WASHINGTON (Reuters) – Congress plans to scrutinize why the United States waited so many days to ground all Boeing Co 737 MAX jets involved in Sunday’s crash in Ethiopia as other countries and airlines acted more quickly.
FILE PHOTO: An American Airlines Boeing 737 Max 8, on a flight from Miami to New York City, comes in for landing at LaGuardia Airport in New York, U.S., March 12, 2019. REUTERS/Shannon Stapleton/File Photo
The Federal Aviation Administration said the order on Wednesday was the result of “new evidence collected at the site and analyzed today” and “newly refined satellite data” that Canada had cited earlier in its decision to halt flights.
The FAA did not disclose the new evidence at the scene but said it was “the missing pieces” that aligned the track of the two fatal Boeing 737 MAX 8 crashes since October.
For decades, the United States has led the world in aviation safety, often setting standards that were later adopted by other countries. The agency came under heavy criticism from U.S. lawmakers and others who questioned why the FAA waited so long to ground the Boeing 737 MAX.
FAA officials plan to brief lawmakers Thursday, two people familiar with the matter told Reuters.
While President Donald Trump announced the ban on television, acting FAA Administrator Dan Elwell said he made the decision with the support of Transportation Secretary Elaine Chao.
“We were resolute in our position that we would not take action until we had data to support taking action,” Elwell told reporters. “That data coalesced today and we made the call.”
Canada grounded the planes earlier on Wednesday while the European Union acted on Tuesday. China and some airlines ordered the planes not to fly within hours of the crash on Sunday.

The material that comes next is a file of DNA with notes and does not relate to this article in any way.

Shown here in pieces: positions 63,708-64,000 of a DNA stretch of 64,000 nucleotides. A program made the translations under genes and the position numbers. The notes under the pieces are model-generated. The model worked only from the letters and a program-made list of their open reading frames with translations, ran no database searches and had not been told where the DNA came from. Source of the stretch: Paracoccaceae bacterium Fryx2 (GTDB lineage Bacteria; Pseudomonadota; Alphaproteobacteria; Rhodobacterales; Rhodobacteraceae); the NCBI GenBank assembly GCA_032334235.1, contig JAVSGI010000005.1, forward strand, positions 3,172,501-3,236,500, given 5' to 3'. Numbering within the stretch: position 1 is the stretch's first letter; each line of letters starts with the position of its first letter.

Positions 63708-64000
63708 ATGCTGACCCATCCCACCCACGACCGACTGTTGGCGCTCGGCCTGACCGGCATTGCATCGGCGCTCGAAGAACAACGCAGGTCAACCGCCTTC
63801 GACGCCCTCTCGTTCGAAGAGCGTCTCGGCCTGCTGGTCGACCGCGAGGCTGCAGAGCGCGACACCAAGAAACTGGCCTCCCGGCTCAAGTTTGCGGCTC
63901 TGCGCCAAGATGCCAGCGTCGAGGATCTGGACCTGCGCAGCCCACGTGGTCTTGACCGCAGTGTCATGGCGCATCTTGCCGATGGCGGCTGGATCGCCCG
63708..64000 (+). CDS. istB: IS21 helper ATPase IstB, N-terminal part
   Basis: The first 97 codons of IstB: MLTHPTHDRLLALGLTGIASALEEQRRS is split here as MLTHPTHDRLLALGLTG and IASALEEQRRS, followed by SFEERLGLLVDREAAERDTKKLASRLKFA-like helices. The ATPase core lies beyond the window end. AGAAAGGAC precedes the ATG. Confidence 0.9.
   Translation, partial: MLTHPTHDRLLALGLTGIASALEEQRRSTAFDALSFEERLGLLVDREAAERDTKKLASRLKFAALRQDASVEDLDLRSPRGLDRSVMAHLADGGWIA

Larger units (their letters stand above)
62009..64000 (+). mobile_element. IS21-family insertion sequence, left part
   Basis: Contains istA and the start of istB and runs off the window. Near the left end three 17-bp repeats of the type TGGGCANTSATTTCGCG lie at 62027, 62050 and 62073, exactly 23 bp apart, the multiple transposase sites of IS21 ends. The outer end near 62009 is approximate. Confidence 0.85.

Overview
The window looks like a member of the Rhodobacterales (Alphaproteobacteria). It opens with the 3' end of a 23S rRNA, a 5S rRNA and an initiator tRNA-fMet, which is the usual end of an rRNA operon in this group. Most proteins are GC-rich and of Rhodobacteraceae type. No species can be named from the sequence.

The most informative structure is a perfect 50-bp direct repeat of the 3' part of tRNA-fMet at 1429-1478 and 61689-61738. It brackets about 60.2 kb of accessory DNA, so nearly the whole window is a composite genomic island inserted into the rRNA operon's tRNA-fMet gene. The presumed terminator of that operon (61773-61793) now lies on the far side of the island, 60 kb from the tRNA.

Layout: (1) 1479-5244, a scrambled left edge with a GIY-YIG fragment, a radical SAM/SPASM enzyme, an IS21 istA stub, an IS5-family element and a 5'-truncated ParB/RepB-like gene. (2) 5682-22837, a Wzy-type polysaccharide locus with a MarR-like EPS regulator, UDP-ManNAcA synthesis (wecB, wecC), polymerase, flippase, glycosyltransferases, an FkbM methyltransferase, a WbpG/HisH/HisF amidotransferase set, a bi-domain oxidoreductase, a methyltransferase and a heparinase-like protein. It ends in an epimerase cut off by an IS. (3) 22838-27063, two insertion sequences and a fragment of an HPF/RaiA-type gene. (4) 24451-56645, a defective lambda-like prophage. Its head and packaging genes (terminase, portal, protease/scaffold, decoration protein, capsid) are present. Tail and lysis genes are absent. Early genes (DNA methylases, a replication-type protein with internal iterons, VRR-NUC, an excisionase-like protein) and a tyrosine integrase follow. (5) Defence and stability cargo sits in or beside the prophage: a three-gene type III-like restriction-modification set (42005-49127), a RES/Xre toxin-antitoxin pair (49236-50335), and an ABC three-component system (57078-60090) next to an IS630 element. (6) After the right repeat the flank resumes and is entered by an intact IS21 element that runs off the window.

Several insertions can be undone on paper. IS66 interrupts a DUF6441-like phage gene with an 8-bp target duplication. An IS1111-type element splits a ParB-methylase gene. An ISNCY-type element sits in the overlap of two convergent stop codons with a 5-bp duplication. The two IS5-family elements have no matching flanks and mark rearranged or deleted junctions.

As of Wednesday night, regulators in Argentina and Mexico had not grounded planes.
House Transportation and Infrastructure Committee Chairman Peter DeFazio, a Democrat, said “it has become abundantly clear to us that not only should the 737 MAX be grounded but also that there must be a rigorous investigation into why the aircraft, which has critical safety systems that did not exist on prior models, was certified without requiring additional pilot training.”
Elwell said Wednesday he was confident in the 737’s certification.
The Senate Commerce Committee also plans to hold a hearing as early as April. Senator Ted Cruz said he plans “to investigate these crashes, determine their contributing factors, and ensure that the United States aviation industry remains the safest in the world.”
The grounding was an abrupt reversal as the United States had repeatedly insisted the airplane was safe to fly even as regulators and airlines around the world grounded the airplane.
Trump spoke to Boeing Chief Executive Dennis Muilenburg on Wednesday before the announcement.
United Airlines, American Airlines and Southwest Airlines Co all fly versions of the 737 MAX and immediately halted flights on Wednesday.
American, with 24 737 MAX airplanes, said it will be “working to re-book customers as quickly as possible, and we apologize for any inconvenience.”
Boeing said it supported the action to temporarily ground 737 max operations after it consulted with the FAA, NTSB and its customers. Boeing shares were down 2 percent.
The shift came less than a day after U.S. regulators had again insisted the plane was safe. Even Chao flew aboard a 737 MAX on Tuesday.
The FAA plans to mandate design changes by April that have been in the works for months for the 737 MAX 8 fleet. Boeing said late Monday it will deploy a software upgrade across the 737 MAX 8 fleet “in the coming weeks.”
The company confirmed it had for several months “been developing a flight control software enhancement for the 737 MAX, designed to make an already safe aircraft even safer.”
The FAA said the changes will “provide reduced reliance on procedures associated with required pilot memory items.”
Elwell said Wednesday he was hopeful software improvements “will be ready in a couple months” after testing and evaluation is completed by the FAA of what he called a “software patch.”
Reporting by David Shepardson and Steve Holland; Additional reporting by Ginger Gibson; Writing by Tim Ahmann; Editing by Nick Zieminski and Lisa Shumaker